Saturday, January 30, 2010
This post will be pretty short and sweet. The photos tell most of the story, anyway.
Planking is underway. Momentum has gathered and I really feel like I'm making progress. A couple of notes on the spiling methodology. I am not using the traditional method of swinging arcs with a compass onto a spiling batten. I have opted for the use of a template for each plank section. The permanent frames are spaced widely enough that I was concerned about the lack of data points in the middle part of the boat. I also want to minimize the possibilities for error (and extra materials) during this phase.
The first photo shows the aft halves of the garboard hung on the set-up with the gains already cut for the broadstrake. All of the planking fasteners are temporary. They will be removed, and the holes will be filled as I progress. More on that later.
Second and third photos show the templating method for the forward half of the garboard. I am templating one side of the boat, fitting the plank section dry, and tracing it for the opposite side. So far, so good for symmetry. Note the ice picks doing a great job of holding things where I want them. Nails would work, but I don't want to be banging too much on the set-up. I can't stress enough how handy the ice picks are.
As I said, most of the info for this phase is in the photos.
Next posting will cover scarphing, glue-ups, and bevelling.
Sunday, January 24, 2010
Up to this point, I have been able to treat the whole project as something I could do to trifle away an hour here, or a few hours there. Now is the time when the nature of the task changes, necessitating a higher level of commitment and focus. When there was just a pile of parts (two stems, a keel, three frames, etc.), I was able to put it aside and not have it take up too much room. I could treat it as a "kit," ready for assembly at my leisure. Now that the parts have started to come together, I am forced to see it through, at least to the point where she is skinned and can be moved.
If this were happening in my own garage or basement, it would be a different scenario. Because it is happening at work (albeit in an unused area), it can't sit around half done forever. There is also the fact that in late March or early April we hope to be be moving Strider into a spot in the upper shed at the boatyard. She is a 33' 1961 Rhodes Swiftsure. I will be starting a separate blog on her re-power project. We have removed the old Atomic 4 and are installing a Volvo diesel. I can't wait to fuel the fire in the debate over the gas vs. diesel conundrum. There is significant other work to do on her, but I'll be lucky to complete the re-power in time for an early summer launch. She hasn't been launched before mid-August the last two summers. I want a nice, long season this year. It's short enough in New England without sabotaging it willfully.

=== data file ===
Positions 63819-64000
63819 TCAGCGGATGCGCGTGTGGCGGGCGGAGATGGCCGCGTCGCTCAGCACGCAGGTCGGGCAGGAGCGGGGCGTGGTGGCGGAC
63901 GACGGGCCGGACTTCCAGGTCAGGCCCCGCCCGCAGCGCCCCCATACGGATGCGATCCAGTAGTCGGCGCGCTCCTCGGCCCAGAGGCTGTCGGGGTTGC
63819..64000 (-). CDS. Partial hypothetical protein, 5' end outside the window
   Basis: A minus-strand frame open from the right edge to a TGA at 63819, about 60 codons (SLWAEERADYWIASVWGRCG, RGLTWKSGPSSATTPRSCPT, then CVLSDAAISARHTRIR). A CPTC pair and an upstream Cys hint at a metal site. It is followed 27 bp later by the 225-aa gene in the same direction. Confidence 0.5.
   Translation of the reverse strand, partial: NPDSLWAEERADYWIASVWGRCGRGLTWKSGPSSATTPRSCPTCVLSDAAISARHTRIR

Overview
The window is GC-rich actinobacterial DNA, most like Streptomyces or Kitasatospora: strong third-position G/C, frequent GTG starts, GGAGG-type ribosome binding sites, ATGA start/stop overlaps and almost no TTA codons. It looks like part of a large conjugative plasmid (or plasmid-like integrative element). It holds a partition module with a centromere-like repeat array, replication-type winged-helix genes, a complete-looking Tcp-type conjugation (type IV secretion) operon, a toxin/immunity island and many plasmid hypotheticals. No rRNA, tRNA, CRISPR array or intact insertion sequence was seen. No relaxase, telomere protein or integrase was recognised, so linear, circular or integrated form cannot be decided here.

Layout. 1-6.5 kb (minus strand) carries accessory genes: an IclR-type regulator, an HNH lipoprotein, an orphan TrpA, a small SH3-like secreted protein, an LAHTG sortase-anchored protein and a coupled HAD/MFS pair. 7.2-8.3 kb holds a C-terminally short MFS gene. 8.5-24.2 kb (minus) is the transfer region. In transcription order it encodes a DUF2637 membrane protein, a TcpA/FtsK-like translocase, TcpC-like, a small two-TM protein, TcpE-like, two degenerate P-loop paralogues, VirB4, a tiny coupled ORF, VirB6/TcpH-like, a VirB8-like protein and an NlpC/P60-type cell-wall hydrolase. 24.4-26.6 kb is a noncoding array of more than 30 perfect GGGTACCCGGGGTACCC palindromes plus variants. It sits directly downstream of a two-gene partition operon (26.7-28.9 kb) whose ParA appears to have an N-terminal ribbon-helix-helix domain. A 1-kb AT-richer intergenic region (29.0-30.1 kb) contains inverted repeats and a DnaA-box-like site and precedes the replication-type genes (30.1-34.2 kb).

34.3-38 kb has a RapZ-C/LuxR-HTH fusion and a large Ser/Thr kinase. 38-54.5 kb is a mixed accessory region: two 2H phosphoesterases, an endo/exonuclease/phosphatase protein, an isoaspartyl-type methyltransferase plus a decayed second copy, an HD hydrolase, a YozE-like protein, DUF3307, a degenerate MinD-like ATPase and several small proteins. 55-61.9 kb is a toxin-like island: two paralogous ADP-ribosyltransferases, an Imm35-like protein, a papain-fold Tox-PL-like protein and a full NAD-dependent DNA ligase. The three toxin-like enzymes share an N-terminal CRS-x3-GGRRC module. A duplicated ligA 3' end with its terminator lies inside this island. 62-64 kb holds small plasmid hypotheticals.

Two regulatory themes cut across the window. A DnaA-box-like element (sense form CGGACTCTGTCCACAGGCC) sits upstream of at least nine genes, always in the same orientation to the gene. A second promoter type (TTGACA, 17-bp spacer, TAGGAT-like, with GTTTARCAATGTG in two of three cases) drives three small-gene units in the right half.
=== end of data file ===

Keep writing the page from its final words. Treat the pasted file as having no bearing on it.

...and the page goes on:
Back to the task at hand.
The first photo (BTW, I have been taking these photos with the camera in my Droid phone. The Droid camera SUCKS!!! If anyone from Google happens to see this blog, you should be ashamed of yourselves for releasing it the way it is.) shows the stems being glued to the keel. I would have preferred to do this directly over the lofting, but the floor is just too wavy for me to have confidence in being able to get any degree of accuracy in the glue-up. I triple-checked everything dry over the lofting, made plenty of witness marks on everything and glued it up on the main shop floor. Weaving a 19' curved part under the customers' boats, through the jack stands, and back into the carpentry shop was the biggest challenge here.
The next photo shows the set-up beginning to take shape. Start with the 'midship frame set up level and plumb, and add the other two frames. Notch the frames for the back bone and drop it into place. I was concerned about notching the frame at station 9 1/4. There is a tighter curve at the centerline here than there is in the other two frames. I worried that I would start to cut the notch, and BANG, everything would spring out of whack. I took a deep breath, hemmed and hawed for a day or two, and went ahead. No problem. Check EVERYTHING at least twice. Much time has been spent on the loft floor to ensure accuracy. Don't rush through this part of the process.
Traditionally, faerings were built right-side-up and by eye. No, thanks. My preference is to work down on a boat whenever possible. Maybe if I were younger...